About the Regiment

Read About What We Do.
Meet Our Command Team.
Meet Our Honoraries.
 

The Mission of the 7th Toronto Regiment RCA

7th Toronto Regiment, Royal Canadian Artillery has strength of just under 200 part-time soldiers organized into three batteries: 130 Battery, as a headquarters and training battery, 9 Battery, as a gun battery, and 15 Battery as a Light Urban Search and Rescue task. The day to day operations of the regiment are supported by a full-time cadre that consists of approximately ten officers and non-commissioned members who include several members posted in from the Regular Force (the full-time Army). As full-time staff, they prepare training exercises, conduct the unit’s routine administration and ensure that the unit’s plans and orders conform to the larger needs of the Canadian Army.

The weapon of the artillery is the “projectile”, usually taking the form of a high explosive (HE) 105 millimetre shell. These shells, using the C3 howitzers, are capable of engaging targets over 12 kilometres away, with a damage radius of 50 metres. 7th Toronto Regiment, Royal Canadian Artillery has four, C3 howitzers that are capable of firing HE, Smoke, Illumination, and High Explosive Squash Head (HESH) rounds to engage different forms of enemy and provide support to the infantry and armoured counterparts. [/one_half]

The Light Urban Search and Rescue (L-USAR) task sees soldiers trained in disaster relief skills that can support civilian agencies in response to domestic disasters.

Each soldier is equipped with the C7A2 service rifle, a 5.56 millimetre automatic rifle standard to the Canadian Armed Forces. 7th Toronto Regiment, Royal Canadian Artillery also possesses an array of light and medium machine guns along with a handful of portable anti-tank weapons. It is also equipped with lightweight combat radios and several transport trucks. Soldiers of the unit are issued operational uniforms and personal equipment in the Canadian Digital Pattern (CADPAT) camouflage.

Recent Operations

Soldiers of 7th Toronto Regiment, Royal Canadian Artillery augmented the Canadian Forces presence at the 2010 Olympic Games in Vancouver, as well as provided protection and security during the G20 and G8 summits, the same year. The unit has also deployed individual soldiers to Afghanistan to augment their Regular Force colleagues from 2002-2012.  More recently soldier’s have been deployed to the Middle East, Latvia and Ukraine on various NATO missions.  In 2020 and 2021 the Regiment has spent much effort in support of the Federal Government’s initiate to combat the spread of the Novel Coronavirus Covid19.  Our soldiers have deployed in support of civilian authority all over Ontario as part of Op Laser and Op Vector.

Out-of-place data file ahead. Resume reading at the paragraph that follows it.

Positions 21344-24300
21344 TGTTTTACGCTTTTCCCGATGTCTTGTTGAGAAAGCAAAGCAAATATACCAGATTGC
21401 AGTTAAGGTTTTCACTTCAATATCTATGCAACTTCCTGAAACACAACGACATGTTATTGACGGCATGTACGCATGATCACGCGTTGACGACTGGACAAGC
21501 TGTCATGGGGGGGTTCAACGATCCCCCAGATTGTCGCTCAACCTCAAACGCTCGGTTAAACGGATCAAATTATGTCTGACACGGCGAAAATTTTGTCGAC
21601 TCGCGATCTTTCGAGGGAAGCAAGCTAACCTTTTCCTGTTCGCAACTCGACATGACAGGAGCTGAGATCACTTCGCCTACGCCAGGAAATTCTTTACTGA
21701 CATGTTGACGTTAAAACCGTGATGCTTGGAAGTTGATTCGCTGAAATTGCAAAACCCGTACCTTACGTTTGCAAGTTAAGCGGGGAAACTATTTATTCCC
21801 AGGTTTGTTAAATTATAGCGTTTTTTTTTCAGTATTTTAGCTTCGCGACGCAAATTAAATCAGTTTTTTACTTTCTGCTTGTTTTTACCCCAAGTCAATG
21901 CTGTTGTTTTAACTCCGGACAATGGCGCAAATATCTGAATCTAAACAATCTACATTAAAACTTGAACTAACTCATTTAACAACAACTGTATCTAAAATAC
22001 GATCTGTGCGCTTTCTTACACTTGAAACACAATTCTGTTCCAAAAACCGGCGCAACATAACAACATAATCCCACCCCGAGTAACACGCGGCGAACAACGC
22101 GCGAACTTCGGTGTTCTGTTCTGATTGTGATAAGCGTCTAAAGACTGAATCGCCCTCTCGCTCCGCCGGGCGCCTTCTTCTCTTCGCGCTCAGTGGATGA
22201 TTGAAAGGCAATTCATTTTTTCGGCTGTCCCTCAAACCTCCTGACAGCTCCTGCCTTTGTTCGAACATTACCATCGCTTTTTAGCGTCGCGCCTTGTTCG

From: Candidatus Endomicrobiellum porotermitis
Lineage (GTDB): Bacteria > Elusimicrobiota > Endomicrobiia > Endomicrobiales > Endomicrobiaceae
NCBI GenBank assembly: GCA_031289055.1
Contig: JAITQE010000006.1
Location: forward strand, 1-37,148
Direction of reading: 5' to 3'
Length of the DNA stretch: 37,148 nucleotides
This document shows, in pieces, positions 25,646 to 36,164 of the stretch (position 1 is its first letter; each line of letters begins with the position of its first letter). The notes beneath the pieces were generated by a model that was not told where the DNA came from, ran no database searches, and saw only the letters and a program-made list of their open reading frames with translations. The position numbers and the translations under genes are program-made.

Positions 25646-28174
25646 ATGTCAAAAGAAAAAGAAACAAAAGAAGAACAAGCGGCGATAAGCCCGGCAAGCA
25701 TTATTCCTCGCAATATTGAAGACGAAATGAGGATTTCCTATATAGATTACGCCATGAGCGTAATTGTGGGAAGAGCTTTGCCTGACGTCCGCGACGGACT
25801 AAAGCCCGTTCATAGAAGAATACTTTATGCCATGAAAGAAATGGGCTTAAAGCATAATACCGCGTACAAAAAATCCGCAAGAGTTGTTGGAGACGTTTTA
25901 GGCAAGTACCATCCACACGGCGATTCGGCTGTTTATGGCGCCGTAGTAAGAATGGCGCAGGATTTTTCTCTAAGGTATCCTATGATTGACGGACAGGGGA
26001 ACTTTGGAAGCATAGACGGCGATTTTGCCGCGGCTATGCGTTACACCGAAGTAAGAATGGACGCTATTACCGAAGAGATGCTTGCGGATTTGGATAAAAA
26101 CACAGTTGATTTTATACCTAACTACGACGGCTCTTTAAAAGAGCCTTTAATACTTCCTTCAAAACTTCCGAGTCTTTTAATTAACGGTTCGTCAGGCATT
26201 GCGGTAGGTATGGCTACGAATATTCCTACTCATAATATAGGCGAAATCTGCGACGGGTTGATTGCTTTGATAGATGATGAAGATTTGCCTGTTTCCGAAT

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9 Field Battery

 

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15 L-USAR Battery

 

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130 HQ, Svc and Trg Battery

 

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The Band

 

 

 

 

 

 

 

Command Team of the 7th Toronto Regiment RCA

Lieutenant-Colonel Navraj (Nav) S. Grewal, CD.

LCol Nav Grewal was born in North York and is the older of two children. His younger brother, who recently retired from the Regular Force, is three years his junior.

Chief Warrant Officer Timothy C. Cooke, CD

CWO Cooke joined the 11th Field Regiment, Royal Canadian Artillery in February 1987. In 1989 CWO Cooke graduated from his Combat Leader Course and returned to the guns to work as a gun 2IC.

Honoraries of the 7th Toronto Regiment, RCA

Honorary Colonel Mark Clearihue

Mark Clearihue was appointed Honorary Colonel of 7th Toronto Regiment, RCA on 11 May 2020 after serving in the capacity of Honorary Lieutenant-Colonel since October, 2016. The son of an RCAF WW2 veteran, HCol Clearihue was born in Owen Sound, ON.

Honorary Lieutenant-Colonel Capt (Ret’d) Jeannette Chau

HLCol Jeannette Chau was appointed to this position by Ministerial Order  on 11 May 2020.

Jeannette Chau is a former serving officer of the 7th Toronto Regiment.  She joined when she was 17 years old and worked her way up to the rank of MBdr before becoming one of the first two female officers in the Regiment. Ms. Chau attained the rank of Captain, the highest a female officer could in a combat regiment at the time. After serving over 11 years she retired from the reserves to focus on her engineering career.